Privacy Blog

"Friends don’t let friends get spied on.' – Richard Stallman, President of the Free Software Foundation and longtime advocate of privacy in technology.

Russia Blocks 500+ IPs & Domains, Fails to Shutdown the Encrypted Zello Voice Chat App

This is a follow-up to two different articles I published recently:

The Zello App Can Help Save Lives During Major Storms and Has Many Other Uses Also at

The Russian Government wants to Block Zello, But Can It Really Do that? at

Indeed, the Russian government wants to block all usage of Zello. It seems that Zello is another example of the type of secure communications service which the Russian regime is determined to stop its people from using. While the software has been used for humanitarian causes, it also has reportedly been used by workers coordinating strikes and even terrorist groups. The same can be said of any communications system, of course, but since Zello is end-to-end encrypted, the authorities want the ability to listen in.

The Russian government published an edict requiring all Internet Service Providers (ISPs) in the country to block 15 million IP addresses known to be used by Zello and its users. The blocks are now in place but appear to have little effect on Russian users of the Zello app. Apparently, VPNs (virtual private networks) are being used and IP addresses often can be changed multiple times per day, possibly every per hour.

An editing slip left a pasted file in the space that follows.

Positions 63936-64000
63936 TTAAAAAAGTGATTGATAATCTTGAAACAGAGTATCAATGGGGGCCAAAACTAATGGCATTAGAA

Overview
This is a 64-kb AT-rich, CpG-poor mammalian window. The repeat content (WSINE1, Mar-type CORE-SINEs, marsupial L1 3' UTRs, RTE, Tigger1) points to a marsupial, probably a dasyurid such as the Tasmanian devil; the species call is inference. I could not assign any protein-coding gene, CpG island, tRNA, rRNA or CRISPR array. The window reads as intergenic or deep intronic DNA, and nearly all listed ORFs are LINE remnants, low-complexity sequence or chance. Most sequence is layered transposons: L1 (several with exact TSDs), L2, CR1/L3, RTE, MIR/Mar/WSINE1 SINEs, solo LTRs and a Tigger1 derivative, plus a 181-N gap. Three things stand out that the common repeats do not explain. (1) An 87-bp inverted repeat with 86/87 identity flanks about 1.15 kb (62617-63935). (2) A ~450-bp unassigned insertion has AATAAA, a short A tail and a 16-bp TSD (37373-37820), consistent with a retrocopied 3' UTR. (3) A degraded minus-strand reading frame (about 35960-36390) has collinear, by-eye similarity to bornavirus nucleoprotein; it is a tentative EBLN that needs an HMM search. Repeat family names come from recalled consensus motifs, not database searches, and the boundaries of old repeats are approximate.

The Russian government can’t find and publish the new IP addresses fast enough. This is sort of a high-tech game of Whack-A-Mole.

The interesting fact is that Zello originally created in Russia but is now based in the United States.

All the resulting publicity has been good for Zello. The producing company says its app has been downloaded several million times. That includes downloads by users in Russia and elsewhere.

I’ll leave it to the citizens of Russia to figure out what to do next. Obviously, those citizens already have had great success at finding solutions. However, for citizens of other countries, I will offer a suggestion or two:

Is it possible that YOUR government and/or private corporations are monitoring YOUR communications? We already know that the agencies of many governments do just that.

If you would like to keep your communications secure so that government spies, corporations, and individual hackers around the world cannot monitor what you are discussing, you might want to consider using Zello.

The the encrypted Zello app is available in two versions: a free personal app, and a paid version for work. You can find out more about Zello in my earlier articles, described above, as well as at

Categories: Online Privacy & Security

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